Yeah so they can put two kids on a rice mat, work em back to back twelve hour shifts, then give each of em' a bowl of sand and a fish head to eat and fifteen cents for their trouble for the day. Oh yeah and when they are finished dumping on the workers they are more than welcome to dump their toxic sh!t on mother nature as well.

    Unions have their issues...I've been there, but don't think the employers in China or here for that matter are standing in line to give out bonuses without a little persuasion. The only thing that makes a strong union is a poor employer. Not that poor employees should should be able to use a union as a crutch either, way too much of that goes on as well. As usual, somewhere in the middle of the argument lies the truth.

    Yeah it's great not having any guidelines. Don't worry it'll all be a level playing field soon.

    And now back to our regularly scheduled programming.

    Leave a comment:


  • Evan
    replied
    We are talking about why the battery terminal corrode (or don't corrode). The steel bit in that picture are rusty. That has nothing to do with the usual battery terminal corrosion. It is due to stray currents, not unions.

    Originally posted by Rich
    100 year old solution is to
    just put one or two penny's on top of the battery.
    Copper is more active than lead and the penny's will attract all corrosive vapers.
    That is precisely what is to be expected if stray currents are traveling between the battery posts along the top surface of the battery. It isn't limited to that though. Any current that must pass through the terminals regardless of which way it goes will produce galvanic corrosion. Sombody wondered why it affects the positive terminal only. That is because the positive terminal is the ion doner. The negative terminal is the acceptor for the ions so it is being plated instead of deplated (depleted?).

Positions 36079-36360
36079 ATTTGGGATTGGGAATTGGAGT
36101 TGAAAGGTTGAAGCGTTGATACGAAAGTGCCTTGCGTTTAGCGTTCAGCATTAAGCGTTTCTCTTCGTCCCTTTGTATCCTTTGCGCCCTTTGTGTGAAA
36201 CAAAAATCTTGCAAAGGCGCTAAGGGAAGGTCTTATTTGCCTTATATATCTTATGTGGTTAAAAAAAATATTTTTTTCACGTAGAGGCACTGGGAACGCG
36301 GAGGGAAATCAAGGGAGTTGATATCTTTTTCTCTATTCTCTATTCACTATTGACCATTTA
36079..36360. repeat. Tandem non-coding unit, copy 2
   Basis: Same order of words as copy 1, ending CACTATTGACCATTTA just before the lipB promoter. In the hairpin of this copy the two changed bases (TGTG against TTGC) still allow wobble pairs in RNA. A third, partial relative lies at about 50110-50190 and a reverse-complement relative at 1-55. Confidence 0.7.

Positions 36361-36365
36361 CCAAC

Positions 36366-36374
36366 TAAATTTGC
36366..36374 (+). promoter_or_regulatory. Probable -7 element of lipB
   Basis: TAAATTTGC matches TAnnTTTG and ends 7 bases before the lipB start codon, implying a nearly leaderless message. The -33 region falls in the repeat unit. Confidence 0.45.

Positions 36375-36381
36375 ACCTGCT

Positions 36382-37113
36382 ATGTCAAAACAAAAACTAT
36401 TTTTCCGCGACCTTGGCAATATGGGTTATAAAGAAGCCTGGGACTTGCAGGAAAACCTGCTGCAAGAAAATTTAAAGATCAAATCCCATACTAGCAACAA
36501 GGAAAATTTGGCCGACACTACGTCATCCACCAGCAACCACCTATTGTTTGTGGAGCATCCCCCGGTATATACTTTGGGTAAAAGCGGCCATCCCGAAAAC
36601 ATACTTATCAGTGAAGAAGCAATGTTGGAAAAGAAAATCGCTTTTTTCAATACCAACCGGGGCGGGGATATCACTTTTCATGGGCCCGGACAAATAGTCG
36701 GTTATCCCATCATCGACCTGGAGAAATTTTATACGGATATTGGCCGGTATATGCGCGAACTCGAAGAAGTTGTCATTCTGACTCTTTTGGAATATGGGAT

This same concept is used in active anticorrosion systems on metal hulled boats, especially aluminum hulls in salt water. Using a trickle current from the engine battery the negative is connected to the hull and the positive is connected to a series of insulated zinc blocks below the water line. By using battery voltage to power the system the hull is forced to be more negative than any other material on the boat, especially the zinc blocks. The active system overcomes passivation that is produced when a coating of zinc oxide builds up on the zinc anodes.

    BTW, my Land Rover has a 90 amp alternator that I rewired for positive ground.

    Leave a comment:


  • Guest's Avatar
    Guest replied
    Originally posted by Evan
    That all sounds good in theory but isn't the real answer. There are different materials in the battery connector than in the lead from which the battery terminal is made. Battery lead has antimony alloyed to make it stronger but the connectors, if lead, do not since it also makes the lead more brittle. Some connectors now aren't even lead at all which is a stupid cost saving trick that doesn't work. My PT Cruiser has copper plated steel terminals and you can watch it corrode while doing an oil change.